UX during the stages prior to the real product
1 July 2013
User Experience (hereby referred to as UX) is a human experience that affects the way a person thinks, feels or acts when using a system (website, software), product or service. In many cases it is synonymous with a user interface (excerpt from Wikipedia).
A UX, in my opinion, should provide an experience in its simplest form. Therefore, it is important to make sure that the real final product indeed includes the components that create the UX (such as: usability, reliability, esthetics, comfort, easy navigation etc). Yet what happens on the way (which is not always short and simple) to the real product? Do we make sure to provide the interim clients with a presentation of our solutions? Do we even need to provide them with such, and if yes-why?
From my personal experience, the answer is obvious: yes!
Why? When attempting to answer this question simply, I recalled the title of the movie "Play it forward".
What is a product?
A product is a concept from the field of finance that describes goods or service with monetary value; usually goods or service that endured human processing and production processes related to the knowledge and cultural/social settings of the development (excerpted from Wikipedia).
In the World of Knowledge Management products are usually organizational / professional portals or professional material (such as presentations, courseware, procedures, documents, etc). A product is developed due to the need and aspiration that it will indeed answer its final consumer's needs/wishes, yet the stages between the initial need and the final product can act as a meaningful factor in the product's success.
As knowledge managers we are required to present solutions for arising needs. The manner in which the solutions are presented is important and helps illustrate the real product. Therefore, the approach to solution we suggest should be as serious as that to the final product.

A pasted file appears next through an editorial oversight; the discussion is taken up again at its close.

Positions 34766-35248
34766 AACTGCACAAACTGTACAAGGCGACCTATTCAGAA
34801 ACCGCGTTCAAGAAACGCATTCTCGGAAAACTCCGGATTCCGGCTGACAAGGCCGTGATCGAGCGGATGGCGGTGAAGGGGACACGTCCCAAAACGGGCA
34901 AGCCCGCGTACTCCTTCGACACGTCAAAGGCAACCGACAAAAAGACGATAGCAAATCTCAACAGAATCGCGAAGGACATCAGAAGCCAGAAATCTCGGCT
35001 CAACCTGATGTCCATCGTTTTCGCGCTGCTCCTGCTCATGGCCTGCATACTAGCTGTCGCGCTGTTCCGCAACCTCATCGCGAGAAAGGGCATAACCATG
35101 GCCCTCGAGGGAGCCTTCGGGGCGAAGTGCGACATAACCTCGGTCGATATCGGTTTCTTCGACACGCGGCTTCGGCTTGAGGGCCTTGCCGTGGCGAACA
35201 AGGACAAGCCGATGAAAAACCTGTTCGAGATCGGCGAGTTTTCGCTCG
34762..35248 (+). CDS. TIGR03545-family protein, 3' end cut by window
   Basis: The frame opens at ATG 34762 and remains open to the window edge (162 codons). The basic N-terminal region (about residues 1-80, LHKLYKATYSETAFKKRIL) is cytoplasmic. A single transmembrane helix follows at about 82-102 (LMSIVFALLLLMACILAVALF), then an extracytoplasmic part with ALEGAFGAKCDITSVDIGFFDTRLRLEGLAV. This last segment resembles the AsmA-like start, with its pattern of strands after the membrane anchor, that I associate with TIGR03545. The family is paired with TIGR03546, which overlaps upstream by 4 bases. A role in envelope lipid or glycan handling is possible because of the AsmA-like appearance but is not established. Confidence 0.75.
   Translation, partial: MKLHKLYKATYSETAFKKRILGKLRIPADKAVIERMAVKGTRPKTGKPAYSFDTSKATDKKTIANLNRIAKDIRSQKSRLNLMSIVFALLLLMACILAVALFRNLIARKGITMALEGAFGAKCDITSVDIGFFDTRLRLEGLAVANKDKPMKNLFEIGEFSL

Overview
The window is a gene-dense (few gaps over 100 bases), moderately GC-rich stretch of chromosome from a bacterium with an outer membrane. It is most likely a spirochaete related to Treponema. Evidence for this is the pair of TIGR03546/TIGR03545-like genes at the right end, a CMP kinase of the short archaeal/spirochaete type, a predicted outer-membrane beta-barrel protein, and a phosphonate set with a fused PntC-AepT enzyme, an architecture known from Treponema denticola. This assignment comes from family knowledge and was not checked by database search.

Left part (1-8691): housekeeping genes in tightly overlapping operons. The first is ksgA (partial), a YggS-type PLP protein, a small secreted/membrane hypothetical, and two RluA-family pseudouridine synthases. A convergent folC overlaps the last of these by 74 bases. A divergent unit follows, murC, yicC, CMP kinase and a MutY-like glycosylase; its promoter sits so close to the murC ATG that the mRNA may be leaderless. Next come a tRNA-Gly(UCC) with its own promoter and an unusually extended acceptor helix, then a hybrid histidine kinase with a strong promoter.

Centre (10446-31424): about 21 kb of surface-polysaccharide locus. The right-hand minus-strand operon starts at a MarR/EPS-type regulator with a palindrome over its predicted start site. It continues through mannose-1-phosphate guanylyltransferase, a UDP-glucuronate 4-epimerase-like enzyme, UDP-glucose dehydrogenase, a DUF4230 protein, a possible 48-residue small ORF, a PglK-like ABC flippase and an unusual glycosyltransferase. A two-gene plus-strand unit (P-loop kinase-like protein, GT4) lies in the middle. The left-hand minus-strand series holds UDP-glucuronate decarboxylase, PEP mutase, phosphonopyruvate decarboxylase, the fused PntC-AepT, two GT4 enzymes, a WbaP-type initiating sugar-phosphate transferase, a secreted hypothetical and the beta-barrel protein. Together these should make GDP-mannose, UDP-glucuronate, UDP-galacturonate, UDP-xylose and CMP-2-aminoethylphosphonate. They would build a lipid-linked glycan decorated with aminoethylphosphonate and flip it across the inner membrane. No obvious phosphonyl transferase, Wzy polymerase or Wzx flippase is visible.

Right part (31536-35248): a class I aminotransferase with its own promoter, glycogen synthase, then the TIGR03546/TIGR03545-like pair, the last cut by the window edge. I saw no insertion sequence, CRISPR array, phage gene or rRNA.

Presenting a detailed visual solution which resembles the final product has many advantages:
Our client will have an easier time understanding what we meant.
An illustration that resembles the real product will enable coordinating expectations.
This solution enables performing an early usability test.
We can locate further needs or discard excessive elements before investing time and money in the real product.
We can create a common language with our client.
The client's enthusiasm is usually high which contributes to the product's assimilation.
We (the knowledge managers) are perceived as more professional and overall serious.
So, how is this done?
My tips on:
An organizational/content area/professional portal:
Be careful to regard UX components as early as the prototype: use correct spacing, straightening, and hyperlinks.
Insert text and pictures from the same content world: don't write "text text…" and do not put unrelated pictures. Real text and pictures will connect the user and assist him/her in quickly understanding what you meant.
Aesthetics: refrain from excessive color, stick to the company's brand colors (logo).
Crate a prototype as similar to the real system as possible in terms of visibility and abilities: do not integrate options and components that cannot be applied in the real system. This way, you will avoid needless disappointments.
Be open to changes and criticism: in the bottom line, the most important thing is that the final product answers the client's needs. The prototype is merely to open the discussion.
Integrate suitable pictures: the visual aspect creates an experience and makes the viewers remember the presentation.
Use short substantive
Also here, Aesthetics are important. Avoid excessive coloring and stick to the logo colors.
Be careful to use: straightening, spacing, correct numbering, highlighting, and concise writing.
In long documents: create a visual index that will assist you in accessing the content of the document easily.
It is recommended to hyperlink between the document's different sections (to its beginning or continuous content).
In conclusion, regard the products you produce seriously and creatively, and so will the client!